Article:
And that’s only half the battle. CVS is in the same boat as Rite Aid (NYSE:RAD) and others in that the rest of its retail game is stuck competing with Wal-Mart (NYSE:WMT) and grocers like Kroger (NYSE:KR), as well as dollar stores like Dollar Tree (NASDAQ:DLTR), Dollar General (NYSE:DG), Family Dollar (NYSE:FDO).
Add in the fact that the share run-up also has beaten CVS’ dividend yield to a modest 1.5%, and you likely lose any further support from the income crowd.
United Technologies (NYSE:UTX) is the largest of these three stocks, with a market cap of $68 billion. It’s also the best bet of these three bad-bet stocks — if just by comparison.
UTX has a big problem: debt. Right now, United Technologies’ long-term debt sits around $21 billion, with a huge chunk of that coming as a result of its recent acquisition of Goodrich. The company already has been selling off non-core assets, such as Hamilton Sundstrand Industrial and its Pratt & Whitney Rocketdyne unit, to help pay for the deal.
But it isn’t just United Technologies’ debt that’s the problem — the company also faces uncertainty because of the government’s debt. America’s spending will be a hot topic as we approach the presidential election and the looming “fiscal cliff” — the agreement just reached by Congress merely kicks the can down the road. And when the time finally comes to making cuts, big-ticket defense spending always finds itself on the radar.
This isn’t a good sign for UTX, considering that it is America’s fifth-largest government contractor. For example, in 2011, nearly one-sixth of its $58 billion in revenues came from government contracts.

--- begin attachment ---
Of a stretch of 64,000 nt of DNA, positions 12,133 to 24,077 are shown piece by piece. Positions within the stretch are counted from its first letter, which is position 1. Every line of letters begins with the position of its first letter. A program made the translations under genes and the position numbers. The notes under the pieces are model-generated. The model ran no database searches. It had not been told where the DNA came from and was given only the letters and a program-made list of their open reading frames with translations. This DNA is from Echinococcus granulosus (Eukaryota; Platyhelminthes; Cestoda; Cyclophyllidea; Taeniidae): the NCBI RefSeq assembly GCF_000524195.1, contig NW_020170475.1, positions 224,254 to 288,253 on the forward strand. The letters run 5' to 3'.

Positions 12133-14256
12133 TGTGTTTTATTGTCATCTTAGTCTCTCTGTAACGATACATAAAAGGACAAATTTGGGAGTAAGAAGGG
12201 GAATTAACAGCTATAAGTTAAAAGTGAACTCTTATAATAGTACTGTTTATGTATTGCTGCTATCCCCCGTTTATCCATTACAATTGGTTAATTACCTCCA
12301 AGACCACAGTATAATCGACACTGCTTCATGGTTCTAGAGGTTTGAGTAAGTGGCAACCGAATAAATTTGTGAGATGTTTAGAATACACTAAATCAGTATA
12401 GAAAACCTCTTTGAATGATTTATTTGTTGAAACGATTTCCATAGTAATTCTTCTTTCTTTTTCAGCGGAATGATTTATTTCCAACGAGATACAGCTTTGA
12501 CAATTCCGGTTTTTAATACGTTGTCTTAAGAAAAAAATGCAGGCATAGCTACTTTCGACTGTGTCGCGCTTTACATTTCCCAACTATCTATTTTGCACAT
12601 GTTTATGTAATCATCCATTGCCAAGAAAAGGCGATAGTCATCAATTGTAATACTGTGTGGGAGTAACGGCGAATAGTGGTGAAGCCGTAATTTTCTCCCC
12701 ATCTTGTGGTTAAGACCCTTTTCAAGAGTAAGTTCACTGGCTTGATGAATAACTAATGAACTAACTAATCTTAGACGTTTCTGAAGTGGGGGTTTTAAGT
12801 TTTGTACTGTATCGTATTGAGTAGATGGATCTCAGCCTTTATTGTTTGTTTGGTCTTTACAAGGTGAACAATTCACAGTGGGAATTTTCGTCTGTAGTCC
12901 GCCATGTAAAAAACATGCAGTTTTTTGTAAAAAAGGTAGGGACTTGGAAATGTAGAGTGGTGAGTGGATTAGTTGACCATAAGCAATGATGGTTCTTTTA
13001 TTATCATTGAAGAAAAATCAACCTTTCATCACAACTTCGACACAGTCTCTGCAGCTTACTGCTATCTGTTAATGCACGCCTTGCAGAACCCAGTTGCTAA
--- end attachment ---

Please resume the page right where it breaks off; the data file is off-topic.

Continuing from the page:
To be fair, United Technologies also has plenty going for it. The aforementioned Goodrich deal is expected to add about $8 billion to UTX’s $58 billion in revenues, and the company is expected to grow earnings nearly 20% in the next fiscal year. Plus, the company offers a 3% dividend that screams security, and has been making payouts like clockwork for almost a quarter-century.
Still, UTX shares have struggled to maintain positive ground since early 2010, the company now has an enormous sum of debt weight around its neck, and it faces large uncertainties surrounding U.S. spending. United Technologies still has a sturdy business, but it’s a mega-cap you still should consider avoiding — at least for now.
As of writing this, Alyssa Oursler did not own a position in any of the aforementioned securities.